Information contained in this publication is intended for informational purposes only and does not constitute legal advice or opinion, nor is it a substitute for the professional judgment of an attorney.
On May 22, 2014, one year after the city of Buffalo, NY, passed its ordinance restricting employers’ inquiries into criminal history, its neighbor across the Niagara isthmus, Rochester, NY, enacted a similar “ban-the-box” law. Rochester’s legislation comes just one week after Baltimore, MD, enacted its own ban-the-box law, suggesting that the “ban-the-box movement” is maintaining its steam and that municipalities will remain key players in the movement. Now, a total of seven cities – Baltimore (MD), Buffalo (NY), Newark (NJ), Philadelphia (PA), Rochester (NY), Seattle (WA), and San Francisco (CA) – and four states – Hawaii, Massachusetts, Minnesota, and Rhode Island – have banned the box for private employers. Many other jurisdictions are considering such legislation for private employers and already have enacted such legislation for public employers and their vendors.
Ban-the-box laws impose a variety of substantive and procedural restrictions on employers’ inquiries into criminal history during the hiring process. Rochester’s ordinance falls into the middle of the pack in terms of how strictly it regulates these inquiries. Much of the language is copied verbatim from Buffalo’s ordinance. But employers in the western New York region should take note: Rochester’s ordinance is tougher on employers in four significant ways.
1. Timing. Like the Buffalo ordinance, the Rochester law prohibits employers from inquiring into or asking job applicants to disclose their criminal convictions before the first interview. However, in contrast to Buffalo, Rochester also prohibits questions about convictions during the interview.
2. Exceptions. Employers in both cities may conduct inquiries into criminal history required by licensing authorities or state or federal law. Both cities also make exceptions for applicants for law enforcement roles. Rochester does not, however, grant the exemption included in Buffalo’s ordinance for schools and for employers that provide services to children, the elderly, and the physically or mentally disabled.
3. Covered employers. Rochester targets a broader cross-section of employers in another way. Whereas Buffalo’s ordinance applies to employers with 15 or more employees, Rochester’s ordinance applies to employers with only four or more employees.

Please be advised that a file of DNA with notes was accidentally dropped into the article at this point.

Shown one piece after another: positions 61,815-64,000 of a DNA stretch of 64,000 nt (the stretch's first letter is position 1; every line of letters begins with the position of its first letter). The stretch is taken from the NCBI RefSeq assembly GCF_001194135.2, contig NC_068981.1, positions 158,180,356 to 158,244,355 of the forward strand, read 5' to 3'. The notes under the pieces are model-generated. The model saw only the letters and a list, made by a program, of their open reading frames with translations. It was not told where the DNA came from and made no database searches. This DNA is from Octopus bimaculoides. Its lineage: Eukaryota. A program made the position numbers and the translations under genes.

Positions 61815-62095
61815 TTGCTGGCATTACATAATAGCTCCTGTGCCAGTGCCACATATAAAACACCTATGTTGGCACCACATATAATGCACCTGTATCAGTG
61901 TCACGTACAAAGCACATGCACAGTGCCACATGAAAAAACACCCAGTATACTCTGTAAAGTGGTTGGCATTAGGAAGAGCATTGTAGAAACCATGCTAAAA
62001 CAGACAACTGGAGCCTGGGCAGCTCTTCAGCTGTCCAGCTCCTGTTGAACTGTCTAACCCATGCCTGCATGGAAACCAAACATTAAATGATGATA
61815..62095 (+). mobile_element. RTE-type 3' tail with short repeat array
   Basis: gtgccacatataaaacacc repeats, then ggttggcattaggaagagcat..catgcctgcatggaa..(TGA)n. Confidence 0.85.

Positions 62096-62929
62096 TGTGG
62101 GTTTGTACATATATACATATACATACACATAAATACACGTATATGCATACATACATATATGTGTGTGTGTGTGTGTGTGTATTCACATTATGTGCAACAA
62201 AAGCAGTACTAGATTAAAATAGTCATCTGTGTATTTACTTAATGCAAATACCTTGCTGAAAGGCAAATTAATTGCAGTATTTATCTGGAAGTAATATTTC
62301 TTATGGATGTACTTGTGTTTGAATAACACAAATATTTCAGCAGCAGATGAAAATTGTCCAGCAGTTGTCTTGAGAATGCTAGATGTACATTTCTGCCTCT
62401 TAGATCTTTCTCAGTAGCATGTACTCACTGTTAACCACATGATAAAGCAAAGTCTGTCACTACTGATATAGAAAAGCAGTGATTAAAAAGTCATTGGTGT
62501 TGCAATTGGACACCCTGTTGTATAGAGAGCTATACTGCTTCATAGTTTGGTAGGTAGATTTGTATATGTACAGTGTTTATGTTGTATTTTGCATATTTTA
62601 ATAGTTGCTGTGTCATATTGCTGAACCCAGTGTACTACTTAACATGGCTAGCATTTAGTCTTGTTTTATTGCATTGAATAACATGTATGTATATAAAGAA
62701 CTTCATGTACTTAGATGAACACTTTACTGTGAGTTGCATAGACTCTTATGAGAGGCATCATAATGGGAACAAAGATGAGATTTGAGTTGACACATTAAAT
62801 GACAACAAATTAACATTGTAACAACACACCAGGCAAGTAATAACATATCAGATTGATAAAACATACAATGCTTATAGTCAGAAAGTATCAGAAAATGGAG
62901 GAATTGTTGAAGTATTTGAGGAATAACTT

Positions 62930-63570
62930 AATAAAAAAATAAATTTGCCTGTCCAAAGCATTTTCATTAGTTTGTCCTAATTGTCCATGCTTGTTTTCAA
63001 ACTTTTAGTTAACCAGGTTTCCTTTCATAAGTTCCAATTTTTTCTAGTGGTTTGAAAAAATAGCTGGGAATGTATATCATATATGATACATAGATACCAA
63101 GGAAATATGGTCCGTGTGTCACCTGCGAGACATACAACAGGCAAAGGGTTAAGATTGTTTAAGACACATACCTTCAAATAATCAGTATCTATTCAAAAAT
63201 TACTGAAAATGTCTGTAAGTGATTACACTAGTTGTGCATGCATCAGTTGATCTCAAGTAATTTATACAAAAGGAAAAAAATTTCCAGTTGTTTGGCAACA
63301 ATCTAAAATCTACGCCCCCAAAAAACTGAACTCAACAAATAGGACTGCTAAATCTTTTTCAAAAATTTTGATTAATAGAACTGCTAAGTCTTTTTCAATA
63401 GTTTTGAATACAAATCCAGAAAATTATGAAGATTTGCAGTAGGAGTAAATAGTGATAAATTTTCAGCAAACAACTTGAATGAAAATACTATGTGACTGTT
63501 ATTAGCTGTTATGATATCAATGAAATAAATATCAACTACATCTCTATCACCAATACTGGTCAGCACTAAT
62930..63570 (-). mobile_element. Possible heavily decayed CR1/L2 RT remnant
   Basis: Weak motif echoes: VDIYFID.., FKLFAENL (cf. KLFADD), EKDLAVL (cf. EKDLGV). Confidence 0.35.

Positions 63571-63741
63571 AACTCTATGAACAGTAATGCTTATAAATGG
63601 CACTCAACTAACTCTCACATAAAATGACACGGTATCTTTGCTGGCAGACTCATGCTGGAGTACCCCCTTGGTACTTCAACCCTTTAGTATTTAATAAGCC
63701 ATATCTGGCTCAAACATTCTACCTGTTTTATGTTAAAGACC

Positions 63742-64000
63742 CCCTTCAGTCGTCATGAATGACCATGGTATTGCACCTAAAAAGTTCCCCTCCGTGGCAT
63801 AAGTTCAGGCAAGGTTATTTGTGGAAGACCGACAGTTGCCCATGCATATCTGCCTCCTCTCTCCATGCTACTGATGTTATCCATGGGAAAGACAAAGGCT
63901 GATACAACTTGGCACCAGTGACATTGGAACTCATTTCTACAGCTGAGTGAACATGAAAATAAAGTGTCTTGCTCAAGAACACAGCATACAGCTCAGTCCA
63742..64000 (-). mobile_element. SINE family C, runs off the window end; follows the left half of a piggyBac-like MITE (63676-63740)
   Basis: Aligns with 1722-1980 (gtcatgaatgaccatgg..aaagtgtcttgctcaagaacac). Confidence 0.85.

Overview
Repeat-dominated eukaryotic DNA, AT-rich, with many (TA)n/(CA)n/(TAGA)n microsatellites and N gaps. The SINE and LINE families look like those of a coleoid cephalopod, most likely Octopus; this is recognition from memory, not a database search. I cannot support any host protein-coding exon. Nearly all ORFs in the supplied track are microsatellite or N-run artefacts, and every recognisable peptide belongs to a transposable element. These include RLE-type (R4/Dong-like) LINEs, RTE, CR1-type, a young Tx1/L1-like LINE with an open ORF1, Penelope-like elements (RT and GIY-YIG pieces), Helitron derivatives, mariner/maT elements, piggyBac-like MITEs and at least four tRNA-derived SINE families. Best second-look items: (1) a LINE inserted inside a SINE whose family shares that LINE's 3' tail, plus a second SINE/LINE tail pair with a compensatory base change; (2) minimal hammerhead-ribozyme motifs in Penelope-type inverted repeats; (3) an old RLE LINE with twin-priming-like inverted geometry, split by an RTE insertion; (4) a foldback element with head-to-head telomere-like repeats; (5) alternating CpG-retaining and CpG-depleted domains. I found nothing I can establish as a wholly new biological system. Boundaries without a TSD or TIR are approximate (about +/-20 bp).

4. Convictions. Rochester’s ordinance forbids employers from inquiring into certain classes of convictions, including juvenile offenses and sealed and expunged convictions. Buffalo’s ordinance has no such restrictions. However, Rochester’s ordinance mirrors New York state law in this regard, so the same restrictions would apply indirectly to Buffalo employers.
Both laws layer on top of New York State Correction Law Article 23-A. That law prohibits employers from taking an adverse action against a job applicant based on a criminal offense unless the offense has a direct relationship to the job. In determining whether there is such a direct relationship, employers must consider the following factors:
- The specific duties of the job;
- The bearing of any criminal offense on the ability perform these duties;
- The time that has elapsed since any criminal offenses;
- The job applicant’s age at the time of any criminal offenses;
- The seriousness of criminal offenses;
- The public policies favoring the employment of ex-convicts;
- Rehabilitation and good conduct; and
- The legitimate interest of the employer in protecting property, and the safety and welfare of specific individuals or the general public.
The enforcement provisions in the Buffalo and Rochester ordinances are almost identical. Aggrieved individuals can sue for injunctive relief, damages, or “other appropriate relief in law or equity.” In addition, the court may award a prevailing plaintiff attorneys’ fees and costs. Each ordinance grants enforcement authority to its city’s Corporation Counsel, who can seek fines of $500 for the first violation and $1,000 for subsequent violations.
Recommendations for Employers
To comply with the Rochester ordinance, which will go into effect on November 18, 2014, covered employers hiring for positions located in Rochester should consider taking the following steps:
- Review their employment applications to remove questions about criminal history;
- Revise their hiring procedures to delay any inquiry about criminal history until after the initial interview.